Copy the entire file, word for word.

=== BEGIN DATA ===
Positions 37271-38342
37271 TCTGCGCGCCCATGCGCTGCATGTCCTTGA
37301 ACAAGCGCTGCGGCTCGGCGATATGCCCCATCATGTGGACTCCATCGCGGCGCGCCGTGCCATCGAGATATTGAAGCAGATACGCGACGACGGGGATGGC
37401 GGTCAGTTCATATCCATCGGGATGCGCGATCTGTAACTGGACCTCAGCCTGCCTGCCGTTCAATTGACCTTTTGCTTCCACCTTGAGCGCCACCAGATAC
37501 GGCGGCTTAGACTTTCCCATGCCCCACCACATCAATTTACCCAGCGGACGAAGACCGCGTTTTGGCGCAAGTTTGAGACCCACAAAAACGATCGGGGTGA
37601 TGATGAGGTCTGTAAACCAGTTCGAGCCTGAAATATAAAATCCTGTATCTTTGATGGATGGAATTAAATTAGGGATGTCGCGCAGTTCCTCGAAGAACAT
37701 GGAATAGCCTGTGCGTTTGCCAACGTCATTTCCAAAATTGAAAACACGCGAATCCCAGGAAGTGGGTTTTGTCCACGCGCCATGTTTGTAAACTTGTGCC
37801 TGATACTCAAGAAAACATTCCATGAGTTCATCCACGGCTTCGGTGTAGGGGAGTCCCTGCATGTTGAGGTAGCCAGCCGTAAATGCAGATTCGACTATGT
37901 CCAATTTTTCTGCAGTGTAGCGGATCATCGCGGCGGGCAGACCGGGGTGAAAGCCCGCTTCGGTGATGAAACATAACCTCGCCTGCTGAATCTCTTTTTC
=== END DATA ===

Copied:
Positions 37271-38342
37271 TCTGCGCGCCCATGCGCTGCATGTCCTTGA
37301 ACAAGCGCTGCGGCTCGGCGATATGCCCCATCATGTGGACTCCATCGCGGCGCGCCGTGCCATCGAGATATTGAAGCAGATACGCGACGACGGGGATGGC
37401 GGTCAGTTCATATCCATCGGGATGCGCGATCTGTAACTGGACCTCAGCCTGCCTGCCGTTCAATTGACCTTTTGCTTCCACCTTGAGCGCCACCAGATAC
37501 GGCGGCTTAGACTTTCCCATGCCCCACCACATCAATTTACCCAGCGGACGAAGACCGCGTTTTGGCGCAAGTTTGAGACCCACAAAAACGATCGGGGTGA
37601 TGATGAGGTCTGTAAACCAGTTCGAGCCTGAAATATAAAATCCTGTATCTTTGATGGATGGAATTAAATTAGGGATGTCGCGCAGTTCCTCGAAGAACAT
37701 GGAATAGCCTGTGCGTTTGCCAACGTCATTTCCAAAATTGAAAACACGCGAATCCCAGGAAGTGGGTTTTGTCCACGCGCCATGTTTGTAAACTTGTGCC
37801 TGATACTCAAGAAAACATTCCATGAGTTCATCCACGGCTTCGGTGTAGGGGAGTCCCTGCATGTTGAGGTAGCCAGCCGTAAATGCAGATTCGACTATGT
37901 CCAATTTTTCTGCAGTGTAGCGGATCATCGCGGCGGGCAGACCGGGGTGAAAGCCCGCTTCGGTGATGAAACATAACCTCGCCTGCTGAATCTCTTTTTC